Last night the 10k group I coach locally had their first tempo run, and boy were they anxious. Typically, Wednesday nights are hill nights for this group. Now, I find hills to be a challenge (not looking forward to that tonight!) and I dread all their arrival all week long, so learning my group would rather run hill repeats than tackle the tempo was a bit of a shock. Even more shocking, they didn’t even know what the darned word meant.
Ever the teacher, I set out to chat about lactic acid build-up and retraining our bodies to push past limits and learn to burn up the acid and set a higher lactic threshold…jargon, words, blah. As I did my best to explain that tempo running was sustaining a faster than normal pace over a period of time or distance, I realized I was earning some very dubious looks and serious eyebrow raises. And then, it clicked. They believed faster meant a specific number. Suddenly, I realized the word I needed to use was effort. The fear of the unknown was taking them out of the run before they even took a single step.
Changing my tactic, I led them into their warm-up before they bolted, and reformulated my strategy as I ran. After a solid 3km warm-up, we huddled at a point on the 1km loop I planned to use for the tempo. I explained that I wanted them to set a pace whereby they couldn’t get out full sentences, but where they could grunt a quick ‘ok!’ as I passed them. I had planned to run in the opposite direction for three reasons: 1. I didn’t want them to set themselves based on my pace, 2. I wanted them to have something to run towards, even if it was a lame high-five from me, and 3. I wanted to pace my loops against the fastest, and most consistent, runner in my group. Brilliant. And, it worked.
Comments after the workout (which ended up being about 7.5km) …”That was wonderful!” “I felt stronger with every step!” “That sucked.” (me, haha!).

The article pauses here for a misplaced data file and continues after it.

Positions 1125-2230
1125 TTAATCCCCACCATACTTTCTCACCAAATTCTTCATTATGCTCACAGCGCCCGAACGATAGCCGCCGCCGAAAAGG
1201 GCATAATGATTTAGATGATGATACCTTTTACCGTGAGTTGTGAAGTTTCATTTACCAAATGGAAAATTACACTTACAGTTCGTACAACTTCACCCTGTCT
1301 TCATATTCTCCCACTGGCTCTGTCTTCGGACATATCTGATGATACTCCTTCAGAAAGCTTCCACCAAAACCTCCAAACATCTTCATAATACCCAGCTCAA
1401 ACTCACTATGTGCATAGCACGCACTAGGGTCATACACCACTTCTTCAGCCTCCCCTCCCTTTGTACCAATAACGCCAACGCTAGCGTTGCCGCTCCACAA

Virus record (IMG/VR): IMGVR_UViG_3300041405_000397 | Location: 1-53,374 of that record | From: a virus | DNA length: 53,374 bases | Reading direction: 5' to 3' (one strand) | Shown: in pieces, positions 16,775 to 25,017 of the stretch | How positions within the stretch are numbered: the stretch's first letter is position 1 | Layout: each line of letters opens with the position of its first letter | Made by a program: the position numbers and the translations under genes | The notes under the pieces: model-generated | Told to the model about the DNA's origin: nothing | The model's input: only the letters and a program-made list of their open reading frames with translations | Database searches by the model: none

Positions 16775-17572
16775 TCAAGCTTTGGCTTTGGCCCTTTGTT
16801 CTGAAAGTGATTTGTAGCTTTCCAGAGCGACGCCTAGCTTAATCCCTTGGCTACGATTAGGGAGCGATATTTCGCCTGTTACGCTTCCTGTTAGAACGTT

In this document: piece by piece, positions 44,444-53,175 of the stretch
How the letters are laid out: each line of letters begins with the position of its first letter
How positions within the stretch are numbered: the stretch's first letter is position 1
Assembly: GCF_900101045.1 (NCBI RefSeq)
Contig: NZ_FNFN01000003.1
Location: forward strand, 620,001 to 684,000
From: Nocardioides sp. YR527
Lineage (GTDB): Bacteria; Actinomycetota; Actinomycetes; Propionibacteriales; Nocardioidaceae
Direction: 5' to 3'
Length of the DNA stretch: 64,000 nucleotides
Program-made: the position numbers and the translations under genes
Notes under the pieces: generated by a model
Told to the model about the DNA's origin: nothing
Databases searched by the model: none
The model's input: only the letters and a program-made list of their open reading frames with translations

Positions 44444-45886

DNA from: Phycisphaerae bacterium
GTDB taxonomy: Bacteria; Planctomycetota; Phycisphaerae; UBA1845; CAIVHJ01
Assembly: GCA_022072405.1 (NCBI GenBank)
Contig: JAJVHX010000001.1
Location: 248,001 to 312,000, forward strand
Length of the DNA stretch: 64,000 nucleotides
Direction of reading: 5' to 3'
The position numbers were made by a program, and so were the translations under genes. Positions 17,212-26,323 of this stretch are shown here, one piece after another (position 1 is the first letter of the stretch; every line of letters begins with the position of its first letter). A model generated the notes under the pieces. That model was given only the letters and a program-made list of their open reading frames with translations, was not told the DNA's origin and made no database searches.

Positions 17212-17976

Consistently, I am reminded about how the brain and our old patterns of thought can affect how we tackle new fitness goals. Rightfully so, taking on a fitness goal requires an assessment of where you are. Right. Now. Not an assessment of where you want to be, or think you should be, or where you think your new trainer/coach/partner thinks you should be. Rather, it is taking stock of exactly where you are in this very moment that is the most beneficial. My group was subconsciously grading themselves against what they thought I believed was ‘fast.’ What they gained in this run was an individual ability to asses how their body felt in the moment and adjust to meet the demand of the workout. The phrase effort-based reassured them about listening to their own body and measuring their own breathing and comfort level. They got it.
Sometimes, it is that outside eye/comment/encouragement that is key to the success of reaching your goals. Sometimes, what we need is a coach to provide the method to physically complete something that our brains have told us is impossible.
Remember me moaning back in February about lack of direction? Well, I couldn’t really take it anymore; August waits for no one. The insecurity, and the looming behemoth Deer Lake 67, made me take action. That action was to contact one of Canada’s top ultra marathon coaches, Jeff Hunter, out of the blue and ask for help.
I finished week one of his assessment of me, and I feel confident in saying, his taking stock of me was thorough. He has magically melded my coaching schedule to what I need to do for this race. This week, I feel strong even though my kilometers run has jumped. I find myself anxiously awaiting my weekly overview (yes, at just the second week) and am excited about how well my effort matches my coach’s plan. Funny enough, yesterday’s tempo put me at 67.7km over the past 10 days of training with Jeff. It took 7hrs. I wonder what my time will be on that one day in August…